29. 29. Architecture Infer new Data concepts and Integration relationships SPARQL RDF GatherersData and RDF TriplestoreSources Extractors (4store) Services 30
    30. 30. Data Publication – Challenges and Solutions Research Questions: – In our case, dealing with data that are centred around the United Kingdom’s democratic system, – Using geography data from the UK’s Ordnance Survey as the “join-point” with data for criminal statistics, Members of Parliament, mortality rates, etc. Sourcing the datasets – Many government data sets are in pdf, html, or xls files, so automatic discovery methods are not possible (yet), – Went through manual discovery process, searching for them, – We found some in pdf, html, and in xls, – We decided against pdf and html 31
    31. 31. Data Publication – Challenges and Solutions (contd.)– We went for data in xls format. Why? • Ability to source from a wider range of public sector domains.Data Source Format HTML MP votes records, XML dump Parliament, Parliament Excel Recorded crime (England, 2008/09) Excel Hospital Waiting List (England 2008/09) Excel Mortality rates (England 2008/09) Linked Data UK’s mapping agency 32
    32. 32. Data Publication – Challenges and Solutions (contd.) Data normalisation. RDF as our standard model. Data conversion to RDF. Python + Java. Modelling the datasets: Multi-dimensional, used SCOVO. 33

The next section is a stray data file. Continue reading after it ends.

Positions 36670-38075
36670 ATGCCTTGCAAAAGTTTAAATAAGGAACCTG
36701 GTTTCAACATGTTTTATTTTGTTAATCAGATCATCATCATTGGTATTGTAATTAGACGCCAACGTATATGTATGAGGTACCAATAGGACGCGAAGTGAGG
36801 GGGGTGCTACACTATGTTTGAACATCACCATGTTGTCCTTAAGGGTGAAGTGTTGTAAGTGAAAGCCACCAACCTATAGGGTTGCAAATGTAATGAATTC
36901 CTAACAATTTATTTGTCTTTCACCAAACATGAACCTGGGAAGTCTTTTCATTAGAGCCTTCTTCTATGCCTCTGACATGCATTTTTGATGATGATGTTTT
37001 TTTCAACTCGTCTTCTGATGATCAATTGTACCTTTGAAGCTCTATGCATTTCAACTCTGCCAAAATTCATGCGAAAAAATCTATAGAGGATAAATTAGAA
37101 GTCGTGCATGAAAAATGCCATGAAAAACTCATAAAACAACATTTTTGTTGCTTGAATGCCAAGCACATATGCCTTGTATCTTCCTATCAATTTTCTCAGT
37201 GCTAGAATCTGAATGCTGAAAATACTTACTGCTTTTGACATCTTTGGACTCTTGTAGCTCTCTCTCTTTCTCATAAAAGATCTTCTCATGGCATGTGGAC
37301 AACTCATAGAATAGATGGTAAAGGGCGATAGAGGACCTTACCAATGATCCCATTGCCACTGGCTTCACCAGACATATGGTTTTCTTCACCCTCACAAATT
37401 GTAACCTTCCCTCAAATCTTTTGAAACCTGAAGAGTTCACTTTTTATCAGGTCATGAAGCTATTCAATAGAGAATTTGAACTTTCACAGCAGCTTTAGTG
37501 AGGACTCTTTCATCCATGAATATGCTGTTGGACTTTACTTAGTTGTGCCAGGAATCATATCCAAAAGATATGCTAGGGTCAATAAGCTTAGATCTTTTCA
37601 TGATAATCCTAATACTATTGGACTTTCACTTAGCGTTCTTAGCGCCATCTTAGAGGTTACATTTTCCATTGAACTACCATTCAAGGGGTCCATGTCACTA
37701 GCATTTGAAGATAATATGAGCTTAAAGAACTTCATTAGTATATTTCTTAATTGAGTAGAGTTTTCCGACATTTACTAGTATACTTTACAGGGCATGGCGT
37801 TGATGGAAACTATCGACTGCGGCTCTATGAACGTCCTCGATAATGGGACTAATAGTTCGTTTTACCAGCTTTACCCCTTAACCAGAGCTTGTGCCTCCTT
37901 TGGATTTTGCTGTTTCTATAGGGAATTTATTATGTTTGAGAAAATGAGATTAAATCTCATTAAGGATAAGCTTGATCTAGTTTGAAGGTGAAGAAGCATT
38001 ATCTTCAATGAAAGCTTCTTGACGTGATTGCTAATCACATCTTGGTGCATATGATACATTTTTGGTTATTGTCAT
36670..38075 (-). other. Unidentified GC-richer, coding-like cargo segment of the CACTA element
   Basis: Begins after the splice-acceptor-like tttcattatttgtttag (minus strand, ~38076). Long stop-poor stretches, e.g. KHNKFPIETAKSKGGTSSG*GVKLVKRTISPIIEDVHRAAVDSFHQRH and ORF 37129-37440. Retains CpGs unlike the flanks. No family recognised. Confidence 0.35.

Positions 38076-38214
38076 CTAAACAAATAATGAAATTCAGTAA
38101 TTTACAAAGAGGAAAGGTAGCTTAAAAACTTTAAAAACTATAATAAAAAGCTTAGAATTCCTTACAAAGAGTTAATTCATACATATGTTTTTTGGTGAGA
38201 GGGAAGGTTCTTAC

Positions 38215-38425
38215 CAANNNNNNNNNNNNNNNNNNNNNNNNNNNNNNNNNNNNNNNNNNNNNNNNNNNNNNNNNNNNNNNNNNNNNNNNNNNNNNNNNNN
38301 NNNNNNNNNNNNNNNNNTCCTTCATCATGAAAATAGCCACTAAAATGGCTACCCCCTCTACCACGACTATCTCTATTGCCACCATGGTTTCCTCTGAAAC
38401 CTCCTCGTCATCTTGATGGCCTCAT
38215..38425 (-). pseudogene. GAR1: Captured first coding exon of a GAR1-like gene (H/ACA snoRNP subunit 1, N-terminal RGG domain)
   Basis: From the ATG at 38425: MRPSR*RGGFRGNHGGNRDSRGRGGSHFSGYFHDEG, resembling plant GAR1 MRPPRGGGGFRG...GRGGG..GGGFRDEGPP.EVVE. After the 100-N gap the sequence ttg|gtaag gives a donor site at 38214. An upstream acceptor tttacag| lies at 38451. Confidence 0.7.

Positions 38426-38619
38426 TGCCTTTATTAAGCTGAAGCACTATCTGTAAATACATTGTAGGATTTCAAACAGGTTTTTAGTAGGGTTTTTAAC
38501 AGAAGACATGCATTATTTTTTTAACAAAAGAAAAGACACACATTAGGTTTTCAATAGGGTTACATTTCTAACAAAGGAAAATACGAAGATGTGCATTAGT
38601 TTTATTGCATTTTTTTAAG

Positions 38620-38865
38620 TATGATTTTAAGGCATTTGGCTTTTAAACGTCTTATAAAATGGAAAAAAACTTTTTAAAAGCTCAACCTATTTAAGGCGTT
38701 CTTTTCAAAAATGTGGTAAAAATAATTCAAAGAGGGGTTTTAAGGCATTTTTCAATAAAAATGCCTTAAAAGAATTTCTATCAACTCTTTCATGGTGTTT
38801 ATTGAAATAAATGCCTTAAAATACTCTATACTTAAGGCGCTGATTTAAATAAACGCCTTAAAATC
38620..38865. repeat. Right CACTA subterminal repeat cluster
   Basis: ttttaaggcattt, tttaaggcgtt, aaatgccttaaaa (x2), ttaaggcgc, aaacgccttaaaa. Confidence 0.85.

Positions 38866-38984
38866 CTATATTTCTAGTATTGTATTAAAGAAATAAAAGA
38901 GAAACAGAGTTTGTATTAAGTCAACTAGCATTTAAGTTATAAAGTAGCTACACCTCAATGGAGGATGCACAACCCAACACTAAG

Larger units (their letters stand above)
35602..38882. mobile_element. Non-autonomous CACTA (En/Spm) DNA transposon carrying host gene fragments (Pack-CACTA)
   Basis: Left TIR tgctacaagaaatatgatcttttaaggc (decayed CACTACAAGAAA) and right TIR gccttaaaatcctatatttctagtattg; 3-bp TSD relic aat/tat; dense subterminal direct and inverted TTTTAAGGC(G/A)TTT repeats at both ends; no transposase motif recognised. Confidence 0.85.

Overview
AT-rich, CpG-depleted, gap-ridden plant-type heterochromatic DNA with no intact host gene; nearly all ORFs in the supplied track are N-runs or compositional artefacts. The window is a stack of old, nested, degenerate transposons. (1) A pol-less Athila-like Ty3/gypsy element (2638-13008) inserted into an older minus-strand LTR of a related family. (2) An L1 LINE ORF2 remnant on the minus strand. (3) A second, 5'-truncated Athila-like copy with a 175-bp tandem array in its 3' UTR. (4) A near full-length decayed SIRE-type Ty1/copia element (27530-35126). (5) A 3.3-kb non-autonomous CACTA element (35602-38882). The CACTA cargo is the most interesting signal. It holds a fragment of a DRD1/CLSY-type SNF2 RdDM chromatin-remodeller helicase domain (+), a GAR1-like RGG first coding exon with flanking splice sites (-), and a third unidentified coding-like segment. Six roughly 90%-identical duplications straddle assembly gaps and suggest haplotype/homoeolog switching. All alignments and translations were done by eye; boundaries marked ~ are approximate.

33. 33. Data Publication – Challenges and Solutions (contd.) Crime dataset:Table 7.03 Recorded crime by offence group by police force area, English region andWales, 2008/09 RecordedNumbers crimePolice force area, English Total Violence Sexual Robbery Burglary Offences Other Fraud Criminal Drug Otherregion and Wales against offences against theft and damage offences offences 1 the vehicles offences forgery person NumbersCleveland 55,094 10,662 566 404 6,175 5,224 13,697 905 13,746 2,636 1,079Durham 45,074 7,435 476 170 6,226 4,940 9,674 835 13,027 1,327 964Northumbria 105,234 19,147 989 732 11,418 11,620 24,042 2,909 27,178 5,166 2,033North East Region 205,402 37,244 2,031 1,306 23,819 21,784 47,413 4,649 53,951 9,129 4,076 :TimePeriodrdf:typeowl:Class; rdfs:subClassOfscovo:Dimension. :TP2008_09 rdf:type :TimePeriod. :GeographicalRegionrdfs:subClassOfscovo:Dimension; dc:title "Police force area, English region and Wales". :CriminalOffenceTyperdf:typeowl:Class; rdfs:subClassOfscovo:Dimension. 34